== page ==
The lack of functionality also means that companies need to find workarounds and fixes to achieve certain objectives – such as getting closer to customers – or ignore that particular need.
The result is frequently a mish-mash of unsatisfactory solutions that sort of work, but aren’t scalable, and are too expensive to rip-out and replace. All too often, companies that hit that inflexion point stay there.
Taking A New Tack
I think that picture is about to change, courtesy of the cloud resolution.
Take ERP for example. It is designed to help businesses make smarter decisions, serve their customers better, and work more efficiently overall by automating processes and workflows. ERP software is important because it can facilitate the following: Increase effective communication between departments.
Lack of funds is no longer a compelling reason for SMEs to avoid the latest innovations. The predictable, pay-as-you-go nature of cloud technology makes it possible to start with as little ERP as they need, and add as much as they want as the company grows. It also means migrating from the current set of solutions to the cloud can be quick and relatively painless.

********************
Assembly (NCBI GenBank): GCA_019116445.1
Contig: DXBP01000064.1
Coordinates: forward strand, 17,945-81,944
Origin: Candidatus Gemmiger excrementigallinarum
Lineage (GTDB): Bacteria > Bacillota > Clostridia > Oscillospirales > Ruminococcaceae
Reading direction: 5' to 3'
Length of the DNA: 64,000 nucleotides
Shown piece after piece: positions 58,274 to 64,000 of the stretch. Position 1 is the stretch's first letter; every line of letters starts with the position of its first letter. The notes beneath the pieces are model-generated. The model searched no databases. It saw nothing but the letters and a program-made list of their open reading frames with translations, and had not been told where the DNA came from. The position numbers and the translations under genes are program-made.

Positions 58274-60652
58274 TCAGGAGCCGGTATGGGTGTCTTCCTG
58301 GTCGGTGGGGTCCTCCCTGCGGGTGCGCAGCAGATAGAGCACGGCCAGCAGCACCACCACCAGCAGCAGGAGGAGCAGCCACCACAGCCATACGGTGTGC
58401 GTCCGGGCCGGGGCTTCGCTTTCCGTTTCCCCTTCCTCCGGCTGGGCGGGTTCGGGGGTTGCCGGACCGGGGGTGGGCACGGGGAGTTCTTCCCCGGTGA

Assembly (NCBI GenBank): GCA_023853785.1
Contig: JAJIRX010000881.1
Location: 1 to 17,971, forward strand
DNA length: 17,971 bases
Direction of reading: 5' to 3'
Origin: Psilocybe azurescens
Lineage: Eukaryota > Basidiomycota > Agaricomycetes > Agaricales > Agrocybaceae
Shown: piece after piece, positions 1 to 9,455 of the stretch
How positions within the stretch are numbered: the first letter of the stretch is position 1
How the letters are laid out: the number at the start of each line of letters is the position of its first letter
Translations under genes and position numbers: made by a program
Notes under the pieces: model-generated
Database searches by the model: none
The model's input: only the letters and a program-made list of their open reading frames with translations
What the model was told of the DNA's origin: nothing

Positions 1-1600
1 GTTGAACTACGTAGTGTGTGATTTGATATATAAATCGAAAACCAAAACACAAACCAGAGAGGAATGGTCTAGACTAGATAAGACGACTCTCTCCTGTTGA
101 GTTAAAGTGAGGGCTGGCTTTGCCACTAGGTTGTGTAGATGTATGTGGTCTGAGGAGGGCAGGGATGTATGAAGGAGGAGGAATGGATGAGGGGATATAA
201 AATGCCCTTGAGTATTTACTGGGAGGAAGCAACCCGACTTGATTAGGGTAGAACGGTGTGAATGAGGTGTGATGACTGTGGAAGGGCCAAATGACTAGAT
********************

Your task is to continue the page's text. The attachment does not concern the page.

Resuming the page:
Don’t Ignore The People Factor
ERP isn’t the end of the story. According to a recent Oxford Economics report, growing companies also need to focus on people. Again, cloud technology can provide solutions that do the job for a small number of employees, and scale up to manage thousands if and when the business grows.
For example, since 2011 the Japanese designer retail brand MINISO started in China, has gone from a few stores to more than 2,400 in over 60 countries. The company has chosen cloud-based SAP SuccessFactors solutions to help it optimize performance management and enable HR self-service capabilities.
MINISO also selected SAP S/4HANA as a core platform to enable business operations and the SAP Hybris Cloud for Customer solution to help provide customer-specific personalized design, support sales revenue growth and gain market share.
Cloud Covers All Business Function